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American Ambassador who risked life to overthrow Khadafi killed by angry mob in Libya

By Catholic Online (NEWS CONSORTIUM)
September 12th, 2012
Catholic Online (www.catholic.org)

U.S. Ambassador Chris Stevens, who previously risked his life to help Libyans overthrow Dictator Moammar Khadafi, was killed in Benghazi. As U.S. President Barack Obama, it was an especially tragic place for Stevens to die. Stevens was killed along with three other Americans when an angry mob stormed the U.S. Consulate in Benghazi.

LOS ANGELES, CA (Catholic Online) - Several American diplomatic missions in the Middle East to faced violent demonstrations after the release of an online film mocking Islam that depicted the Muslim prophet Mohammed as a child molester, womanizer and ruthless killer.

A London think tank proffered the idea that Stevens -the first U.S. diplomat to die violently in the line of fire since 1979, was actually the victim of a targeted al-Qaeda revenge attack.

The attack "came to avenge the death of Abu Yaya al-Libi, al Qaeda's second in command killed a few months ago," the Quilliam think tank said.

Described as "the work of roughly 20 militants, prepared for a military assault," the think tank noted that rocket-propelled grenade launchers do not normally appear at peaceful protests. There was also no other protests against the film elsewhere in Libya.

The attack on the consulate came in two waves, one which prompted U.S. officials to leave the consulate for a secure location. The second was directed at the place of retreat.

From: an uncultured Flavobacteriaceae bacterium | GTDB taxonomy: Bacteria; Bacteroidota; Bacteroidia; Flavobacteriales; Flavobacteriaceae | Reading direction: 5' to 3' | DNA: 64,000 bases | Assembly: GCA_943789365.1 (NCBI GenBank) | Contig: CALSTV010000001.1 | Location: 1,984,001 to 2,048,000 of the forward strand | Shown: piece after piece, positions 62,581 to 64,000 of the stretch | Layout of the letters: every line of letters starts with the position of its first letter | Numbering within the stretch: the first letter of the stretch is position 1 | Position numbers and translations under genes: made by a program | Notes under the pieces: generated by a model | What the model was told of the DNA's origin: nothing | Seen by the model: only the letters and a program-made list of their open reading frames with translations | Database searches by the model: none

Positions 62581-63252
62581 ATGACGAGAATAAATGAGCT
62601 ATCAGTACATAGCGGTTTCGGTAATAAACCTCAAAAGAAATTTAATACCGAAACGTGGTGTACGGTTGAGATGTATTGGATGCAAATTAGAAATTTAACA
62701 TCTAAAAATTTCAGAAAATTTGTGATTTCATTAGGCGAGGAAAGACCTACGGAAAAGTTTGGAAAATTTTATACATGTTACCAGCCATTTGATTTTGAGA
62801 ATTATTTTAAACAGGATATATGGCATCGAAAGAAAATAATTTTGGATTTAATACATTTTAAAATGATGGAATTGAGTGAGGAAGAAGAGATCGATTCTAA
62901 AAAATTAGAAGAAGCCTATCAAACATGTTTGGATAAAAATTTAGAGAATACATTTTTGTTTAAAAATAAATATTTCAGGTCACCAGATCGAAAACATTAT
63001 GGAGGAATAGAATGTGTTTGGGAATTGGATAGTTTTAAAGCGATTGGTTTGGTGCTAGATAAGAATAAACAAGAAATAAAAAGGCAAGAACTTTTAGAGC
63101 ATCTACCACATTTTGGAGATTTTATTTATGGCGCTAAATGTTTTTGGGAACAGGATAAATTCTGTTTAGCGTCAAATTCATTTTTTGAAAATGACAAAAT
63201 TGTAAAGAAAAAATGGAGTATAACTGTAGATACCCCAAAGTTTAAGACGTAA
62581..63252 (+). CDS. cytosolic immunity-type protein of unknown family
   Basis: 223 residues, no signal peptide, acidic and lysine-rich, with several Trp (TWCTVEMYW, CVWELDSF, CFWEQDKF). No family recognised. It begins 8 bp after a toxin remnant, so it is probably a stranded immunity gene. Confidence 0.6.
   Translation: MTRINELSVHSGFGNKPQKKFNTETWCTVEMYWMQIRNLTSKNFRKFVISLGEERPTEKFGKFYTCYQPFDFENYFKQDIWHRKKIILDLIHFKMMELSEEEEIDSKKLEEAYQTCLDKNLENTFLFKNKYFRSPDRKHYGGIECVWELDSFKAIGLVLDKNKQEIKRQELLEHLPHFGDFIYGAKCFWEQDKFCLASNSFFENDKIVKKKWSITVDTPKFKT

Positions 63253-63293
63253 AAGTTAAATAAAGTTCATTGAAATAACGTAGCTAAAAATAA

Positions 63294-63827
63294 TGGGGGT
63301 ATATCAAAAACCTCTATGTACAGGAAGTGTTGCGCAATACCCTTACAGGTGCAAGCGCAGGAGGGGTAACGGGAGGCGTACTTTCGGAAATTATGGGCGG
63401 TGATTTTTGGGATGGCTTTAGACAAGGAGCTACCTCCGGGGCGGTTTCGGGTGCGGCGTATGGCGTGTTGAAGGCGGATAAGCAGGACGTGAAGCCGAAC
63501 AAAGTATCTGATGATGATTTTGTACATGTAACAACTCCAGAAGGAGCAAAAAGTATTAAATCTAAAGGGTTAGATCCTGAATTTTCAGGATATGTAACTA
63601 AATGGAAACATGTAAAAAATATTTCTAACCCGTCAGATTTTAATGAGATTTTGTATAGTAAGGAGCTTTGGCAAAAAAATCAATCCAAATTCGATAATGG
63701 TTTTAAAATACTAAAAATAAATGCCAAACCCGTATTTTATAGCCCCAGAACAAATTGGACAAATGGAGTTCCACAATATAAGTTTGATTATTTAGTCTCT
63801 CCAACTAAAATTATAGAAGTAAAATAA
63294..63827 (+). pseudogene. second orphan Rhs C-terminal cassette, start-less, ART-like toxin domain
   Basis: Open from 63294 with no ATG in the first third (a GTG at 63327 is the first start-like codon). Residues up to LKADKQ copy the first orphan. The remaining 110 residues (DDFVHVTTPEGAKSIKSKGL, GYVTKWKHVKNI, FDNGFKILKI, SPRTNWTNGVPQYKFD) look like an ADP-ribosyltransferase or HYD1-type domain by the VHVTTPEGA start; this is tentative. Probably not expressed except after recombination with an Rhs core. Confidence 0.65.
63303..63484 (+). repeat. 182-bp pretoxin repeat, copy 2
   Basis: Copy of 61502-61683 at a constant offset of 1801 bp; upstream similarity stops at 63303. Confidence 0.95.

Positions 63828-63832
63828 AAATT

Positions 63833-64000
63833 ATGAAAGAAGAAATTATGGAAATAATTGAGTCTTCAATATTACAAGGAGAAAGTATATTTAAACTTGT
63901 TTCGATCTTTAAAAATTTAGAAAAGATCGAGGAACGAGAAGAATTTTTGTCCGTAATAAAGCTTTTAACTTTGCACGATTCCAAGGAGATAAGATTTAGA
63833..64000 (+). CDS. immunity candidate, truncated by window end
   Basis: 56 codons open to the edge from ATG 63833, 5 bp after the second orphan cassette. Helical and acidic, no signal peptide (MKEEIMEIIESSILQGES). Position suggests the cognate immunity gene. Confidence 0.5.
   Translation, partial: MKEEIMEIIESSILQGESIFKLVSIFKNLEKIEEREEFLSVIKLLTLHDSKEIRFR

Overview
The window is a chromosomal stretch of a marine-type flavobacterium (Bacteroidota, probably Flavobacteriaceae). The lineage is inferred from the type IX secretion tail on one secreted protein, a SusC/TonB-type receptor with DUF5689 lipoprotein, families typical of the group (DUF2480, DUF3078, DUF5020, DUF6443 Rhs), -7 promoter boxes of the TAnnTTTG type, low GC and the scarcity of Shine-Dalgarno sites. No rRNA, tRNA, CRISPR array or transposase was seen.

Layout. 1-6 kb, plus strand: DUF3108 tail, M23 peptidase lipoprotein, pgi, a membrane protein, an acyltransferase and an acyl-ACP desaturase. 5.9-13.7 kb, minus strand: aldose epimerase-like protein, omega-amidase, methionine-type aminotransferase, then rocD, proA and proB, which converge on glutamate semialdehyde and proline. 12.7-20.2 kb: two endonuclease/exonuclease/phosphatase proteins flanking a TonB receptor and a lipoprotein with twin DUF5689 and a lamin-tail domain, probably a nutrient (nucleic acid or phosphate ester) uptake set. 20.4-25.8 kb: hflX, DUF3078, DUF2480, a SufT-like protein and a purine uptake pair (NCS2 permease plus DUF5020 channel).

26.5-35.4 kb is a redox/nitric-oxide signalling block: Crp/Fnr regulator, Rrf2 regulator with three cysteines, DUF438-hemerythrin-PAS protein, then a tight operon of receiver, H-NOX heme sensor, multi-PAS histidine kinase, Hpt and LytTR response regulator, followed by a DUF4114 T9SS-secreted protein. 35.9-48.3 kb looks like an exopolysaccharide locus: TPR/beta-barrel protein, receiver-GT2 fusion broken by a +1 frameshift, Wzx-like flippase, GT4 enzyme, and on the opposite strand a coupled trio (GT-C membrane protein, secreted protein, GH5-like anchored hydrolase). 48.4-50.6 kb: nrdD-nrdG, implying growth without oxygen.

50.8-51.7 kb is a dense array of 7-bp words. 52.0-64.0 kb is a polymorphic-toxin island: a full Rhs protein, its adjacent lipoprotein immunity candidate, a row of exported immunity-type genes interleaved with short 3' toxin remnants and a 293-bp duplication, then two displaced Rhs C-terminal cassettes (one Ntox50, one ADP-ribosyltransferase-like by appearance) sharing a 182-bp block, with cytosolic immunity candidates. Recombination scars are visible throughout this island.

Obama strongly condemned the attack, which he called "outrageous . Chris was a courageous and exemplary representative of the United States," he said.

Secretary of State Hillary Clinton dispatched him to be the American link with the rebels in last year's rebellion.

"He arrived on a cargo ship in the port of Benghazi and began building our relationships with Libya's revolutionaries," she said. "He risked his life to stop a tyrant, and then gave his life trying to build a better Libya."

A second victim, identified as Sean Smith, was a Foreign Service information management officer who was a 10-year veteran of the State Department, a husband and a father of two.

The two other victims have not yet been named.

Libyan Prime Minister Abdurrahim el-Keib apologized "to the American people and the government, and also to the rest of the world" for the "cowardly criminal act."

About 50 U.S. Marines from a rapid reaction force headed to Libya after the attack, U.S. officials said.

The U.S. mission is very badly damaged and was being looted, said a witness working at the mission, who asked not to be named for security reasons.

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